What should be done to save Starship Troopers
Now that a reboot of the live-action films is being looked at by Sony Pictures, we can hope that is a big step in reestablishing the Starship Troopers brand back to something respectable, not a movie known for blood, bugs, and boobs. Depending on how the studio sees SST reboot making money, it could be a hybrid of the book and the 1997 movie, however there is another hope to save the promise of the original book: miniseries. Much like Shogun, V, or DUNE, there needs to be a good old made-for-TV-miniseries. Only a few hours with slow-boiling pace could cover the complexities of the subject matter that Mr.Heinlein put forth in 1959, just has the nation was facing the Red Scare. On the realistic side, the original material would have be jazzed up, just look at the bore most of the SST Anime OVA was...there would have to be elements of Verhoeven's glory goodness....oh, and Armored Power Suits.
The TWO new Starship Troopers productions
It seems that Starship Troopers is going to be split into different franchises, one will be based on the vision and style laid down in the Verhoeven 1997 movie, and then there is the Neal Moritz remake. This is similar to the rumors that run around the Battlestar Galactica universe, where there projects in the works based on the Ronald Moore BSG universe and another based on the 1970's classic universe. The odd element is, that both of these upcoming SST productions are sanctioned by Sony Pictures.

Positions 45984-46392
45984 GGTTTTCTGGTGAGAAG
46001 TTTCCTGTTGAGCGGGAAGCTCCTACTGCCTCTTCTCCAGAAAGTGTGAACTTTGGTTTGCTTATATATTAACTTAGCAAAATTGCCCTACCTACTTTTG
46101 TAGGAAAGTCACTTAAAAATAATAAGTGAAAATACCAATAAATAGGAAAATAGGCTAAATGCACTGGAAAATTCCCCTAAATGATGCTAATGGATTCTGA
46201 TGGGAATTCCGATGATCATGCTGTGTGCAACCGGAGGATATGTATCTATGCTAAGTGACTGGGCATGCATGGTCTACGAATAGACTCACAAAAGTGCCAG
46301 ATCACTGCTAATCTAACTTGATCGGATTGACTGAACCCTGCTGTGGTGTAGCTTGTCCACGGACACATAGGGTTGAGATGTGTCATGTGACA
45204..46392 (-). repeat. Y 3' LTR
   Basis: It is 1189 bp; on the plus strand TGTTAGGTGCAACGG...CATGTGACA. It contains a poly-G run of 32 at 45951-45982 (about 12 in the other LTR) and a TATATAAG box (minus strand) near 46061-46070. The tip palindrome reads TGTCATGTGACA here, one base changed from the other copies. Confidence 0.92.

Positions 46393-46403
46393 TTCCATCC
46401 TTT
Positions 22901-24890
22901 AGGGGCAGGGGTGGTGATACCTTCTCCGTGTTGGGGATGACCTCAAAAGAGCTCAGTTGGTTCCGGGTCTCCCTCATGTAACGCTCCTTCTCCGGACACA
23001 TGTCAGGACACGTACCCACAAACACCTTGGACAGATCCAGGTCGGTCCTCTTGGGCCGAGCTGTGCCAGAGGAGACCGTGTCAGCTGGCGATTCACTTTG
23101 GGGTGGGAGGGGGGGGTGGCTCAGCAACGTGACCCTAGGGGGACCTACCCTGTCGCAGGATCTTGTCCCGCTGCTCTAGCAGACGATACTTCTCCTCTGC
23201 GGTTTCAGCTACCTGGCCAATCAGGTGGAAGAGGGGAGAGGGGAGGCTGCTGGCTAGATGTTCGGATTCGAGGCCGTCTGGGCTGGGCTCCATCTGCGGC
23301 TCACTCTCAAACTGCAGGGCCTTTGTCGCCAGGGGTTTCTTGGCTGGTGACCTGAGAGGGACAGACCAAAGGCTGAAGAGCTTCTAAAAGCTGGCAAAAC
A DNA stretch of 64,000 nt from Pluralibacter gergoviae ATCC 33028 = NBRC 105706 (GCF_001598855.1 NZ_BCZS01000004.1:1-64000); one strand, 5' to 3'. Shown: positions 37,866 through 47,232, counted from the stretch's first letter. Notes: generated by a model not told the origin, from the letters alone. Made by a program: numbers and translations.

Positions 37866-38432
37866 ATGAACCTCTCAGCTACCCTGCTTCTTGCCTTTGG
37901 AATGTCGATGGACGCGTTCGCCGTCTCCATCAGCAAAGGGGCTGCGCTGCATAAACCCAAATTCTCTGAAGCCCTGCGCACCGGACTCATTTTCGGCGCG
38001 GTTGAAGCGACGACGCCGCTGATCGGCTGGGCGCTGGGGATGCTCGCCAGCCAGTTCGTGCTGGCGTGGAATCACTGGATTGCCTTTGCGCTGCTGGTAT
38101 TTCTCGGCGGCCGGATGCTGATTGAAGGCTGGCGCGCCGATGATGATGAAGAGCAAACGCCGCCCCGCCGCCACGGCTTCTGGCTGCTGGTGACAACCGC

The future production of the Verhoeven SST universe is the upcoming (around late 2013?) CGI animation film that is directed by Shinji Aramaki, who directed the recent crop of Appleseed CGI films, one of the HALO: Legends segments, and the upcoming Space Pirate Captain Harlock Anime film. Adding to the film's weight is producers Eward Neumeier and Casper Van Dien. If this is successful, than this could be the future of all Verhoeven-themed SST works. It is unknown, at this time, if SST: Invasion will be a sequel to 2008 film and feature the armored power suits. Here is the basic plot from the film's website:
"A distant Federation outpost Fort Casey comes under attack by bugs. The team on the fast attack ship Alesia is assigned to help the Starship John A. Warden stationed in Fort Casey evacuate along with the survivors and bring military intelligence safely back to Earth. Carl Jenkins, now ministry of Paranormal Warfare, takes the starship on a clandestine mission before its rendezvous with the Alesia and goes missing in the nebula. Now, the battle-hardened troopers are charged with a rescue mission that may lead to a much more sinister consequence than they ever could have imagined...."
The second project is the Sony Pictures, live-action, complete reboot of Starship Troopers. This project was annocuned in December of 2011, with an barebones mention of an film producer from Sony Pictures named Neal Mortiz has ordering a script from writers Edward Miller and Zack Stentz (Thor and X-Men: First Class). At the moment, there is no news about this remake.
The band YES has a song called 'Starship Troopers' from 1971 Yes Album, lyrics doesn't seem to match up with the book though.
The first video game based in the world of SST is an 1982 data-tape game for the Radio Shack TRS-80, called Klendathu.
Much of the SST Mobile Infantry uniforms from the 1997 film reappear in Firefly.
Most ATARI website list a strategy game for the 400/800 XL/XE computer called Starship Troopers/Invasion of the Mud People. I've spent an hour trying to locate any hard facts about this very rare 1982 title, but with no success. It could be related to the TRS-80 data-tape game..
There was an 1987 pick-our-adventure-book based in the SST novel-universe titled: Combat Command in the World of Robert A. Heinlein's Starship Troopers by Mark Acres